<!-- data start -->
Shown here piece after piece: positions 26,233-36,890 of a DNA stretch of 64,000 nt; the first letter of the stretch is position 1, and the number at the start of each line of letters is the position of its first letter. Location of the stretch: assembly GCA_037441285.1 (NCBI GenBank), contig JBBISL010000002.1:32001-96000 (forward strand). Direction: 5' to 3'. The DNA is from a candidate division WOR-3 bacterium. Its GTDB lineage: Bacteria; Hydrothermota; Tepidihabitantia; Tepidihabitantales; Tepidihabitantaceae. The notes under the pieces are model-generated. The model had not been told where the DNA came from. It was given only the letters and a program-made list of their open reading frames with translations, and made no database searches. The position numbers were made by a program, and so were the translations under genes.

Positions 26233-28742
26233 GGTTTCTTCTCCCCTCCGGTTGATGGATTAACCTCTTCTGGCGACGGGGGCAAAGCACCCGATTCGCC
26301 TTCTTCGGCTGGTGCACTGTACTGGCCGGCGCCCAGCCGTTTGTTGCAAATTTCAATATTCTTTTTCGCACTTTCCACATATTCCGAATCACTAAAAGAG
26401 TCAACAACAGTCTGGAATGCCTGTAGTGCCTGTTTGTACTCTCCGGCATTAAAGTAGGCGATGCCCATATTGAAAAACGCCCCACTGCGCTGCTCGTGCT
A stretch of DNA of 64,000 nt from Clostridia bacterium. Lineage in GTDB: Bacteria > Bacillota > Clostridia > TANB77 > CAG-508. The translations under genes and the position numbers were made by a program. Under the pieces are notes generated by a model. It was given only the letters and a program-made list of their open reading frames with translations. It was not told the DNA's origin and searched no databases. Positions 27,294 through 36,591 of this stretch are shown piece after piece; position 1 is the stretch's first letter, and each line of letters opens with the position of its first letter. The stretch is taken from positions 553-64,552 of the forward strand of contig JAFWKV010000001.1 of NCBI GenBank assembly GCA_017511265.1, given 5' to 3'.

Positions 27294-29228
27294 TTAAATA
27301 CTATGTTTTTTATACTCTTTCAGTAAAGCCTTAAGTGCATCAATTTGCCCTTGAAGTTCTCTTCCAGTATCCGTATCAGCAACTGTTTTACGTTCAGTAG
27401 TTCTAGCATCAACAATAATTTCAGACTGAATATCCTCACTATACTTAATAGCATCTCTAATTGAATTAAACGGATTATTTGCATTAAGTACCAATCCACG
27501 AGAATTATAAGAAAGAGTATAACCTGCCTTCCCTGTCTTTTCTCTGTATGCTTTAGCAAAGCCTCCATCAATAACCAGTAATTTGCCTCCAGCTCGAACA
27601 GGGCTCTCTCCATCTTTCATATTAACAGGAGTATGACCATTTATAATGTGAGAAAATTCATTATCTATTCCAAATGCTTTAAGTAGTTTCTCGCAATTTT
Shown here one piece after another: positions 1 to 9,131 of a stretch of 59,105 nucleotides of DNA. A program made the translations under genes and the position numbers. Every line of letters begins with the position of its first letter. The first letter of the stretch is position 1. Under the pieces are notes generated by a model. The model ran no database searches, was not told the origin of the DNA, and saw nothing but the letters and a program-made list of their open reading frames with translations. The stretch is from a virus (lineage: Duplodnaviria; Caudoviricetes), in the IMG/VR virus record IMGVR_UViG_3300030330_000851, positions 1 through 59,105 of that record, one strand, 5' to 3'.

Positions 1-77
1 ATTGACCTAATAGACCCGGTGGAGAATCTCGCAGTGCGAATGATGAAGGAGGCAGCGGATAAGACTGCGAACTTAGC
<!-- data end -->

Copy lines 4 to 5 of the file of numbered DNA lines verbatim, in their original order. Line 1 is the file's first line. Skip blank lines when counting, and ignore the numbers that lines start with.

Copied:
26301 TTCTTCGGCTGGTGCACTGTACTGGCCGGCGCCCAGCCGTTTGTTGCAAATTTCAATATTCTTTTTCGCACTTTCCACATATTCCGAATCACTAAAAGAG
26401 TCAACAACAGTCTGGAATGCCTGTAGTGCCTGTTTGTACTCTCCGGCATTAAAGTAGGCGATGCCCATATTGAAAAACGCCCCACTGCGCTGCTCGTGCT